It only took them seven years to acquire their first slaves, from whom they could order their daily bread rather than request it.The Invasion Of Louisiana In late February, 1699, Pierre le Moyne d’Iberville, his brother Jean Baptiste le Moyne de Bienville, and a small group of soldiers, sailors, and artisans dropped anchor in Biloxi Bay.Also, we have the Caribbean and the recent immigrant African communities. In order to understand how this land came to be what it is, we must know its history.In truth however, the Africans and Caribbean peoples have been coming here for nearly 150 years and blending in, over time, with the Africans already here. This is a story of Indian and African resistance to white colonial rule in Louisiana during the earliest days of French occupation. We must not dismiss the genocide against Indians and Africans or the clever and fierce resistance that Indians and Africans put up in the wake of an unholy tumult perpetrated by Europeans.Most lacked the knowledge or energy required even to gather nuts and berries or to scoop up the bountiful shellfish that proliferated in the waters around the Gulf of Mexico.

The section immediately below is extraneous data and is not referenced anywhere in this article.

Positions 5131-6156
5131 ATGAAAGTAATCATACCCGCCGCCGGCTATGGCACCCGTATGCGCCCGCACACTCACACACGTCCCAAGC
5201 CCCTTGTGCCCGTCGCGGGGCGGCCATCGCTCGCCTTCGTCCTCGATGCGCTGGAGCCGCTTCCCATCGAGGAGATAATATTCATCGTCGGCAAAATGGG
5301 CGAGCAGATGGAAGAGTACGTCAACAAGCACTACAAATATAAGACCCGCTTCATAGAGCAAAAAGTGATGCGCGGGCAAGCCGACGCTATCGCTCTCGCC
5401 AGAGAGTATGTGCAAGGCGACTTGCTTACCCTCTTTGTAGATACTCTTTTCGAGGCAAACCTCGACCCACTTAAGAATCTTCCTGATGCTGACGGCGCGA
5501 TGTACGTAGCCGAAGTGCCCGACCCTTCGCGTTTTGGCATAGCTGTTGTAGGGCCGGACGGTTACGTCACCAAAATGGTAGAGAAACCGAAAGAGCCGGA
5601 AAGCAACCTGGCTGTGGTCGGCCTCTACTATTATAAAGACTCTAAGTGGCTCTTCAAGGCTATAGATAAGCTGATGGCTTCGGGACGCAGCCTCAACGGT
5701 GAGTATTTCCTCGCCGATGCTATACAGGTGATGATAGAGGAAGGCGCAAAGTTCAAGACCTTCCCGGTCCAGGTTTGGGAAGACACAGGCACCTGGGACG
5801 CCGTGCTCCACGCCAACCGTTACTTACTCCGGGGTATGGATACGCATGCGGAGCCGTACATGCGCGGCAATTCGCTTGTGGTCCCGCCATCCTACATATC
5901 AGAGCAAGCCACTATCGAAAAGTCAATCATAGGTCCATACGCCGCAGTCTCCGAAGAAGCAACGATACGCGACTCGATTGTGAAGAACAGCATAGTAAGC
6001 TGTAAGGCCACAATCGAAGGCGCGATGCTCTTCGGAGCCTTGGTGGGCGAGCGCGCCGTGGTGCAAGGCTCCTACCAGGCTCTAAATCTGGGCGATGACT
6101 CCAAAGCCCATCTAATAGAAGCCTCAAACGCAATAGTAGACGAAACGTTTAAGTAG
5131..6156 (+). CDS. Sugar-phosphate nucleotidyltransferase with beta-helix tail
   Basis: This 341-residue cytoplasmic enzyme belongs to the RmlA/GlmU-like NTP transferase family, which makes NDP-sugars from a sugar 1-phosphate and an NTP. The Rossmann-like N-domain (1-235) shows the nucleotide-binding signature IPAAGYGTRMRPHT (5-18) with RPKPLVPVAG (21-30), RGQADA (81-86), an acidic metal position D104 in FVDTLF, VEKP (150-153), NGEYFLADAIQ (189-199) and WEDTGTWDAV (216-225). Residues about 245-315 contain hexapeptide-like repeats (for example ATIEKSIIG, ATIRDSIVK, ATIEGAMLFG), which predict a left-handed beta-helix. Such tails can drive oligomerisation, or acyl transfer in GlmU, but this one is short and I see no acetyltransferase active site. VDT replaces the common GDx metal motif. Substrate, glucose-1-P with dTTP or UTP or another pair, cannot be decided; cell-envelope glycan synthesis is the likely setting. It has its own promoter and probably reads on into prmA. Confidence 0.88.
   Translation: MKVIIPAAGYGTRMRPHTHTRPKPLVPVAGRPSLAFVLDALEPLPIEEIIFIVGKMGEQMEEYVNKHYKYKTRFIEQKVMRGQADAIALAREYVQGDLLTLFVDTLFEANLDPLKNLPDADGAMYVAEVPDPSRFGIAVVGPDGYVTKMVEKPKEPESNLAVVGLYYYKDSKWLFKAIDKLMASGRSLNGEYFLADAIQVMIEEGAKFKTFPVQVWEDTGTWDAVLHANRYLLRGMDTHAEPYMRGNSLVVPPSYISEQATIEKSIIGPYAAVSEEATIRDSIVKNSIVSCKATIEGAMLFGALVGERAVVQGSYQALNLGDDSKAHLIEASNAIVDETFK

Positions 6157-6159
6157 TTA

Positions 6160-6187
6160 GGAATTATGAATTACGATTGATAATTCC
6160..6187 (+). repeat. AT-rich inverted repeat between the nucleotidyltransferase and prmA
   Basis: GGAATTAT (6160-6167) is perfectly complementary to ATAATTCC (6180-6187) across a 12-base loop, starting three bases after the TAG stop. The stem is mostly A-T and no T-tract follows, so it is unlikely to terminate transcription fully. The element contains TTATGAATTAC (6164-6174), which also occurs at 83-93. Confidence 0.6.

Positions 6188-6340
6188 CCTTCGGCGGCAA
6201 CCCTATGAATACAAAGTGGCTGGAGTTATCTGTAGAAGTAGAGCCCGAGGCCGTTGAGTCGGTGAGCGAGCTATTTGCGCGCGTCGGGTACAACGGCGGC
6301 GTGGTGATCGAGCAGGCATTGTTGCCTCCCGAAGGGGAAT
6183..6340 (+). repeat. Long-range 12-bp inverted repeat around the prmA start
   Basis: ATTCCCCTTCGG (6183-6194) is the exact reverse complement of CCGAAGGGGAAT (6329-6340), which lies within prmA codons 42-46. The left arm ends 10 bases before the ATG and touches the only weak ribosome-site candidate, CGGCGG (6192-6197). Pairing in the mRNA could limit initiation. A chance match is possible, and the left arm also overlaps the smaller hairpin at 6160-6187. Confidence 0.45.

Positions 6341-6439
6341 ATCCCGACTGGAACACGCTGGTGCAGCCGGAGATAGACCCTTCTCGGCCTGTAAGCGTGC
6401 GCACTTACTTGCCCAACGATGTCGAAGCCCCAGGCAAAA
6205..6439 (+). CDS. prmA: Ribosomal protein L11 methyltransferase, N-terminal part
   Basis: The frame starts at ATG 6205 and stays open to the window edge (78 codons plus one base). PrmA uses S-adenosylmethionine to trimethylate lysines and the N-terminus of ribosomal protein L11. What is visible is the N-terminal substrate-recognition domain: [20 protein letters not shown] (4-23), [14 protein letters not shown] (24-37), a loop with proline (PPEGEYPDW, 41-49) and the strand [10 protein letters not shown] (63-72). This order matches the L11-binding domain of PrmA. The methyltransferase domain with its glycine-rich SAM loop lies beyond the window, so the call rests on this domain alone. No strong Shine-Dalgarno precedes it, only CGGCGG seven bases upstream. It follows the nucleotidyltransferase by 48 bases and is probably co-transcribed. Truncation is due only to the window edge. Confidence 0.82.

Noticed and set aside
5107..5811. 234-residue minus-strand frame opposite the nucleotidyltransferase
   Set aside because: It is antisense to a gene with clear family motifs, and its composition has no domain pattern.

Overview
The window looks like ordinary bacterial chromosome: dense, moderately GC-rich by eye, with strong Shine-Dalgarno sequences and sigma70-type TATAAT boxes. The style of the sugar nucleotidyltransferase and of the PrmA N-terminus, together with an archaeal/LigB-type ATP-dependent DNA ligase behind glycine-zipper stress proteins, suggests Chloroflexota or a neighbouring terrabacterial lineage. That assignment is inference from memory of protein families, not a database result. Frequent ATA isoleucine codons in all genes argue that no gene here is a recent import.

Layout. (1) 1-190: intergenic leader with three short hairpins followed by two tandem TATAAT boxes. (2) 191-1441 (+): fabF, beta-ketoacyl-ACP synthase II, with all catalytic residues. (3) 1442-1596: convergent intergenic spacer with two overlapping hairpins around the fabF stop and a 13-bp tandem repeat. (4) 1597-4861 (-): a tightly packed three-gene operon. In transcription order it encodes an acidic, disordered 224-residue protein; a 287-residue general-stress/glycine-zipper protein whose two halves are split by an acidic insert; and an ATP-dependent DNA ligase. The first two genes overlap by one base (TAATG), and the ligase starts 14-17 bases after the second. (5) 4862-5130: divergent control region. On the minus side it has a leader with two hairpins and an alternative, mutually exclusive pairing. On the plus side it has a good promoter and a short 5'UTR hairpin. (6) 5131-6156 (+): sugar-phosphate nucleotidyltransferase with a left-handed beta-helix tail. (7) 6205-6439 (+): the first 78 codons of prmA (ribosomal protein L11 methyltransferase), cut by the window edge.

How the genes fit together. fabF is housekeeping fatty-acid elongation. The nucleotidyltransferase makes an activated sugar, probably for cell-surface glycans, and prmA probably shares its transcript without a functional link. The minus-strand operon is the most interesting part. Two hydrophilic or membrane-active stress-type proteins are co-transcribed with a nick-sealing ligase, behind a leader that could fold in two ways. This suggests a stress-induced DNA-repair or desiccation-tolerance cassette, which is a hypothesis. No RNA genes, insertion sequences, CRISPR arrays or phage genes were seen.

After the Civil War they gradually intermixed with the surrounding peoples creating enclaves of individuals of what Frazier calls “.” He identifies Ahoskie, North Carolina and Mahwah, New York as just two examples.
In their times of need, even soldiers from the military garrisons abandoned their barracks and sought refuge in Indian towns.
Indians always took them in and fed and housed them for weeks and even months at a time.
However, few really celebrate this aspect of their heritage.
Fifty years ago, in North Carolina especially, there were large groups of people who saw themselves as Black Indians. Franklin Frazier discusses them in depth in The Negro Family in the United States.